“One Breath, One Stroke” (2012) is one of the most beautiful pieces of short fiction I’ve ever had the pleasure of reading. The House of Second Hand Carnelian rests half in the human world, and half in the spirit world. One the human side, the talented calligrapher, Ko, lives by himself, sometimes confused by his loneliness and his inability to leave the surroundings of the House. When Ko travels to the spirit side, he becomes Yuu, a beautiful cherry wood calligraphy brush, who hops around enjoying the company of Hone-Onna, the skeleton woman, Sazae-Onna, the snail woman, a jar of lightning, and a giant catfish. Yuu writes poetry on the bodies of the house’s visitors. Yuu doesn’t understand why he’s left behind during a spirit parade, he nearly kills himself (and Ko) trying to join in. He has no one left to write upon, so he writes upon the House itself, and it slowly turns black under his inky bristles. The imagery in this story is poetic but accessible, sharply defined yet dreamy. Ko/Yuu’s dual nature, Yuu’s not-quite-entry into the spirit world, writing poems and koans on bodies, each as unique as the body on and moment in which it is written. I absolutely loved this story. Perhaps next time, Yuu will truly be able to join the parade.
I always enjoy a good creation myth so “Thirteen Ways of Looking at Space/Time” (2010) was a joy to read. In this piece, Valente has taken various creation myths of Japan, Aztec, Judeo-Christian, Native American and others, and wrapped them a the science fictional cyberspace thinking mindset that’s wrapped around the birth and development of a science fiction writer. Creation of the universe, creation of a person. Of course it all goes together.
Much has already been written about Valente’s Hugo nominated novella, “Silently and Very Fast” (2011), so I will not dwell on the plot of the story. This is a novella I loved at first read, and I knew I’d be peeling back its layers, one by one, word by word, meaning by meaning on each re-read. Surrounded as it is in this volume, by mythologies and parables, I couldn’t help but focus on the storytelling aspect of Elefsis’s life as the AI who lives with a family through multiple generations. Elefsis learns by asking questions, and oftentimes her human “partner” will tell her a story. But not just any story. These are parables to help Elefsis understand who and what she is. Elefsis is Tammuz, who can be forced by Innana to do her bidding. Elefsis is the Machine Princess, who was imprisoned for her own safety and married off to a kind boy. Sometimes Elefsis has a happy ending, sometimes not. But this is the only language she understands, the only language she’s been taught: stories and body language, so this is what her family speaks to her. There is talk of escape, of Elefsis wanting to connect with other AI’s, and story parables of why she can’t. Something else that struck me, is how Elefsis views the different generations of the family. Dominant genes continue in each generation, the dark hair, the shape of the face, personality traits too. Every time Elefsis is implanted into a new family member, she received an update and an upgrade, but loses a part of herself in the process. A new body to partner with, a person who doesn’t share all the memories of the person who came before – isn’t that just another kind of interface update?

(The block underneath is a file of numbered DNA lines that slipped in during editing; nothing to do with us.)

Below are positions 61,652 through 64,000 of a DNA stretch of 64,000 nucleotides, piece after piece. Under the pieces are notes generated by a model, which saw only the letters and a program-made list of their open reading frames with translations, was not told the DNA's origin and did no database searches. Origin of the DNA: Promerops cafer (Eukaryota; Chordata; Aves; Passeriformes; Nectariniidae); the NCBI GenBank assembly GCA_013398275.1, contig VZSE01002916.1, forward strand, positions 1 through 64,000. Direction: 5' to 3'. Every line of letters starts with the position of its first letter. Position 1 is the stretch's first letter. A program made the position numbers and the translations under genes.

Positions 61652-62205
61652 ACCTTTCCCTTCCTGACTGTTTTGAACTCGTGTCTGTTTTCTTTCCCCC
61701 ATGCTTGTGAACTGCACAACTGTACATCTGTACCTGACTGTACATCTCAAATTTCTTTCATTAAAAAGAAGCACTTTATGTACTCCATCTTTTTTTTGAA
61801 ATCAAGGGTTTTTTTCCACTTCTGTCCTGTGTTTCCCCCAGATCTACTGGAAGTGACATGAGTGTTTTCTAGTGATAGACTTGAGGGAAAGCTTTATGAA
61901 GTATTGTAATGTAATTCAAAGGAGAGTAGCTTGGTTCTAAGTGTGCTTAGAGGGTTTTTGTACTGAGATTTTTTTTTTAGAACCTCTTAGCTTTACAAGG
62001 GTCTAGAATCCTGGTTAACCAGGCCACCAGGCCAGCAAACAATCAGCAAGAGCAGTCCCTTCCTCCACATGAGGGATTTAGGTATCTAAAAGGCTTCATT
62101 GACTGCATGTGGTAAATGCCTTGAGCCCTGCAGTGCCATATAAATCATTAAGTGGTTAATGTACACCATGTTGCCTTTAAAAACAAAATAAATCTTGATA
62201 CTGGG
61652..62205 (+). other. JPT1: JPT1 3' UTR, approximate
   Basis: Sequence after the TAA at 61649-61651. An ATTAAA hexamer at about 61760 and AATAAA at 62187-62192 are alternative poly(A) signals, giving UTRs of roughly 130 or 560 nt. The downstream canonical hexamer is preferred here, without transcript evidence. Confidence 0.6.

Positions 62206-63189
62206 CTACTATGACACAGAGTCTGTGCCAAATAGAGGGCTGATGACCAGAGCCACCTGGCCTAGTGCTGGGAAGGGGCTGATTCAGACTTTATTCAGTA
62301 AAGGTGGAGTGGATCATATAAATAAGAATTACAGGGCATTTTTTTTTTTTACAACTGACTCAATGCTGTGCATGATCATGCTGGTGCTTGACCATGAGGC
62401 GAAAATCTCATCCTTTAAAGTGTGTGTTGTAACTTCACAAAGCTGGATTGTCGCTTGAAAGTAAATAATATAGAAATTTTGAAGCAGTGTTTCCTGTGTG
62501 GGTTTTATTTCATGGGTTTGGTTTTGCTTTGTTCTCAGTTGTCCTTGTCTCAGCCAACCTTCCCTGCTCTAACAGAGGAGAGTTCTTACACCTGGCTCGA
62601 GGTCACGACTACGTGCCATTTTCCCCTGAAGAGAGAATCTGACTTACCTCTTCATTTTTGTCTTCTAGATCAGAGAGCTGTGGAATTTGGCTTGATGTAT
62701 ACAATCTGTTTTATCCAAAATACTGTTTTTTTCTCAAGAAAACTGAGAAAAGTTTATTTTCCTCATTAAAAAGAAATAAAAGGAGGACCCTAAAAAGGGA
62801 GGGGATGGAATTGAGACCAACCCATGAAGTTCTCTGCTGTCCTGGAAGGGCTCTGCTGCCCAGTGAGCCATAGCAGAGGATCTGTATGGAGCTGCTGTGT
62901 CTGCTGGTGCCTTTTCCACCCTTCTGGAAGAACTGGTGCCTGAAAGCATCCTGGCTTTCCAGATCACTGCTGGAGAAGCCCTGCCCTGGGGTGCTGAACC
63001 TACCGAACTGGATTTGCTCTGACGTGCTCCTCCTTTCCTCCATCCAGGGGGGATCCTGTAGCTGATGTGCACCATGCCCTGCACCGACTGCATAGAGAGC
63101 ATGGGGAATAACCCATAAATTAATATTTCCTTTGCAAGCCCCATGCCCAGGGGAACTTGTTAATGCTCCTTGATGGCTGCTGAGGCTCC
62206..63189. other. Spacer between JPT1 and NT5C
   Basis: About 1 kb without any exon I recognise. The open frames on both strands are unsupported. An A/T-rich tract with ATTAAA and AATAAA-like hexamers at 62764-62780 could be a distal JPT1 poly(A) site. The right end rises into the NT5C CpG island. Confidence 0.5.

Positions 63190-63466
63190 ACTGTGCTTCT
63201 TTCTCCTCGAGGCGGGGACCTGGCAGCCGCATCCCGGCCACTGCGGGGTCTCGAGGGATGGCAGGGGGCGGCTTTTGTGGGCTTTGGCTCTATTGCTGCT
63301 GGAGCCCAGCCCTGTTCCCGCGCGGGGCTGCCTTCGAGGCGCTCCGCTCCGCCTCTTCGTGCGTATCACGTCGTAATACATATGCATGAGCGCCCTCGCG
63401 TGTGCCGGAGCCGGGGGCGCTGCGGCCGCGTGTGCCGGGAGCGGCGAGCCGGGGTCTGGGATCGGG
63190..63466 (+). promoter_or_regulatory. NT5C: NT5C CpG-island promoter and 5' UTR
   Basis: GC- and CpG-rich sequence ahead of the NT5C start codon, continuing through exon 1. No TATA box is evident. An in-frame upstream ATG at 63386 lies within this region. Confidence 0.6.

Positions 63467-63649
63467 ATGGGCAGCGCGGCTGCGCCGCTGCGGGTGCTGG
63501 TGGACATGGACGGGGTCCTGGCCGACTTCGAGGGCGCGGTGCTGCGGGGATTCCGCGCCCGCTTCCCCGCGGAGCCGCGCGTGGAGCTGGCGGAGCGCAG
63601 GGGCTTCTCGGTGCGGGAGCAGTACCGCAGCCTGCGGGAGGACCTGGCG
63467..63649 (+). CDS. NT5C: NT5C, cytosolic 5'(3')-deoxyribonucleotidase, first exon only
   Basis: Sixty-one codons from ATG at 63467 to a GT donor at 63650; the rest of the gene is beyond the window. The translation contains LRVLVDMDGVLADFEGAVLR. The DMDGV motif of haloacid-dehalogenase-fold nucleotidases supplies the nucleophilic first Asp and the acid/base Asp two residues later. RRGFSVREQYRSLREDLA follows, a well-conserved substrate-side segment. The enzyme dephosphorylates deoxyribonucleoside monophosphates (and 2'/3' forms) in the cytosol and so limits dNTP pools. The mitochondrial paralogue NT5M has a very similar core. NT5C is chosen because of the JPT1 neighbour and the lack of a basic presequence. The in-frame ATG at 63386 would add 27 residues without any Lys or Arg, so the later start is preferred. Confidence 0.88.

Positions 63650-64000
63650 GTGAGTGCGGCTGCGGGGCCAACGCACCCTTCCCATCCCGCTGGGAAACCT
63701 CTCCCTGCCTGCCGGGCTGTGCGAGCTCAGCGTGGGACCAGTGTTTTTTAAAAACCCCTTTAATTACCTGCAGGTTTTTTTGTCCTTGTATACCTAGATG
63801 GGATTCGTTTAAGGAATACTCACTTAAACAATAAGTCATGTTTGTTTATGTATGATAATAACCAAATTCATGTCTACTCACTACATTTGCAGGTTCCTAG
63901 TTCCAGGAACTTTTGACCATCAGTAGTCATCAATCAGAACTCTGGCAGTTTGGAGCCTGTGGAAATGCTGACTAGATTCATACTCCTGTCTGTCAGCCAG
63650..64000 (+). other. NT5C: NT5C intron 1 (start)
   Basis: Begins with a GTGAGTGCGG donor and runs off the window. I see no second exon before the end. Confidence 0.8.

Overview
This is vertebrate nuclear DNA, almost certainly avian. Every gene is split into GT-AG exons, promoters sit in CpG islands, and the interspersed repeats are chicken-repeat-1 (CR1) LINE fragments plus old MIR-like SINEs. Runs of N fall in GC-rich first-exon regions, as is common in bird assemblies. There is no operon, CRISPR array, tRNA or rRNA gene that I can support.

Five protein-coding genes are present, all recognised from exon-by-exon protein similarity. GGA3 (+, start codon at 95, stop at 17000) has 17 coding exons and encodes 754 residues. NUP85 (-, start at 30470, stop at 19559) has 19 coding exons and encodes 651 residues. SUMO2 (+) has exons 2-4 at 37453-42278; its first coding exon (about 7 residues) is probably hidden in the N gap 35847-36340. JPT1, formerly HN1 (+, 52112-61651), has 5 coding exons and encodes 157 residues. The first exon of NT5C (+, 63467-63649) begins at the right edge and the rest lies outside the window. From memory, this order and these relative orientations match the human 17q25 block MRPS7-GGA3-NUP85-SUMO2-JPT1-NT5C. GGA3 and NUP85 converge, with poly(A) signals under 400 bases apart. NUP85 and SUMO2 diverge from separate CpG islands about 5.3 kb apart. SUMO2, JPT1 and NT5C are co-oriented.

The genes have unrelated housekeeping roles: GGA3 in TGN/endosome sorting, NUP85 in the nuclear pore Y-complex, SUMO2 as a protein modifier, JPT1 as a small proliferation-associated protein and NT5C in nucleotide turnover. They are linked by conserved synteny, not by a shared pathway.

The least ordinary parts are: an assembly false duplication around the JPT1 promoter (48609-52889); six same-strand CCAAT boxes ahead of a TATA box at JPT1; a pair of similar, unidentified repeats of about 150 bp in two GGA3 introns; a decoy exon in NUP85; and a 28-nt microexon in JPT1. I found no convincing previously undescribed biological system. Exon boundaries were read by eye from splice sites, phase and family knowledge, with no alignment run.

The stories and poems presented in The Melancholy of Mechagirl balance dreamlike interpretations of beings with dystopias, the care and feeding of artificial intelligences and far future galactic travels. Each piece touches on the inescapable cultural mythologies that leave their indelible marks on us, pushing gently but inevitably into our worldviews. This collection is a must-have for fans of Valente’s work, and readers who are new to her style and looking for a good starting point.